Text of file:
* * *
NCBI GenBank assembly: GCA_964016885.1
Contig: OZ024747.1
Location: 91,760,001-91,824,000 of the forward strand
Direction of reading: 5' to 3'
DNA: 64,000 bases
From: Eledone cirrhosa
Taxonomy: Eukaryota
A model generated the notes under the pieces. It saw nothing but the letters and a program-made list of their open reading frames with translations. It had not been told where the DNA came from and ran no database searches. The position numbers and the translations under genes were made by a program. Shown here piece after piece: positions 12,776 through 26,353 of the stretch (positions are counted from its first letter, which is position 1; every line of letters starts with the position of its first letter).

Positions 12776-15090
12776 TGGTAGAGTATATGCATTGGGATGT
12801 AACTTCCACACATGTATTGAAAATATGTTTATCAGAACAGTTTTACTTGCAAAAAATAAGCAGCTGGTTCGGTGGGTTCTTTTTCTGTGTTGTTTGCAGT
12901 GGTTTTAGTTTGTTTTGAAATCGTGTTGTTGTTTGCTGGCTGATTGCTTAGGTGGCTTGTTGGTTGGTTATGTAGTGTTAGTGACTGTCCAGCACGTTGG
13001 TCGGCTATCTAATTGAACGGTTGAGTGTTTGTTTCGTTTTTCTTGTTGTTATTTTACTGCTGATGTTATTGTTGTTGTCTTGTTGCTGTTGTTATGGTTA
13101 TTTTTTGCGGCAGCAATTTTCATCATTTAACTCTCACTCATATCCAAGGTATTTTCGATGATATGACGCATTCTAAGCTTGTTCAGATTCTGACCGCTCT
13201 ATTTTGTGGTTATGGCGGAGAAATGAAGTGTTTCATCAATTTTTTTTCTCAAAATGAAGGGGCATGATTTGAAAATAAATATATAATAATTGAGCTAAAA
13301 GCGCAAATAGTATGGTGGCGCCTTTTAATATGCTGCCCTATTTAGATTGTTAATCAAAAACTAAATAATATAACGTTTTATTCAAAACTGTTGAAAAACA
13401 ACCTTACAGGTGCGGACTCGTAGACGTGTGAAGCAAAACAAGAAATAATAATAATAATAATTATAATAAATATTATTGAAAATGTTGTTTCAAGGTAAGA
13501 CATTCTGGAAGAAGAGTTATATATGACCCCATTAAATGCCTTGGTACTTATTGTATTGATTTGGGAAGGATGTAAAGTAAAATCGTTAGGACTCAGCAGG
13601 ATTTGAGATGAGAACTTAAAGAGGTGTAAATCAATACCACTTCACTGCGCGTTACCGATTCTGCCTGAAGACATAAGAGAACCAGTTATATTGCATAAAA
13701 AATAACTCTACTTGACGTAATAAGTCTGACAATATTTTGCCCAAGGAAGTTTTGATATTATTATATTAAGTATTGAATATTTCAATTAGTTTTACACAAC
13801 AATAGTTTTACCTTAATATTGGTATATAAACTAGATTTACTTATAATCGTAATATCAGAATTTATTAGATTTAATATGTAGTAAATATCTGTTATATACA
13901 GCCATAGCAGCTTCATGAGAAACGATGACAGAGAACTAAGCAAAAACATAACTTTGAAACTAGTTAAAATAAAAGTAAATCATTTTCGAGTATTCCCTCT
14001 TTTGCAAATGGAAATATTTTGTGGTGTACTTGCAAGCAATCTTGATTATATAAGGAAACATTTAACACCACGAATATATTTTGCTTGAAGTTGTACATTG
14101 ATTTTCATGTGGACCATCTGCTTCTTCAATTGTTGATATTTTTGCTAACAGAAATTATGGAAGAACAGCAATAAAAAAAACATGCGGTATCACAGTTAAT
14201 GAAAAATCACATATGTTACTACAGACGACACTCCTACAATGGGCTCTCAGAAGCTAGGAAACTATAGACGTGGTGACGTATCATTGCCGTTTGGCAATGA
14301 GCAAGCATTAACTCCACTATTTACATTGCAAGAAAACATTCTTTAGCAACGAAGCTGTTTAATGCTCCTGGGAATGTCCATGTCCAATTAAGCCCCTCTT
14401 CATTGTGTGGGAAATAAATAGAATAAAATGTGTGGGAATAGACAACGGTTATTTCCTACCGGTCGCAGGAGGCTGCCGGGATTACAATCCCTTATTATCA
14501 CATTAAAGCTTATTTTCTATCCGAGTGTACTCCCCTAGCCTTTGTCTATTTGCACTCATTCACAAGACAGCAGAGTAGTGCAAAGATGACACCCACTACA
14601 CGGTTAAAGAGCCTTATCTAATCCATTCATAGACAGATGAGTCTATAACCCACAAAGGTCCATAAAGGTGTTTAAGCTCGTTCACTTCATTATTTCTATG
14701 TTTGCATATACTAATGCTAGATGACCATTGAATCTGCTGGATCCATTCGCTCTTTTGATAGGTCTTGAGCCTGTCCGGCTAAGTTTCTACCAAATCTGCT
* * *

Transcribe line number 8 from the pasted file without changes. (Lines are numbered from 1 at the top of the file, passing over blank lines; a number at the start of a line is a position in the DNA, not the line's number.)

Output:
A model generated the notes under the pieces. It saw nothing but the letters and a program-made list of their open reading frames with translations. It had not been told where the DNA came from and ran no database searches. The position numbers and the translations under genes were made by a program. Shown here piece after piece: positions 12,776 through 26,353 of the stretch (positions are counted from its first letter, which is position 1; every line of letters starts with the position of its first letter).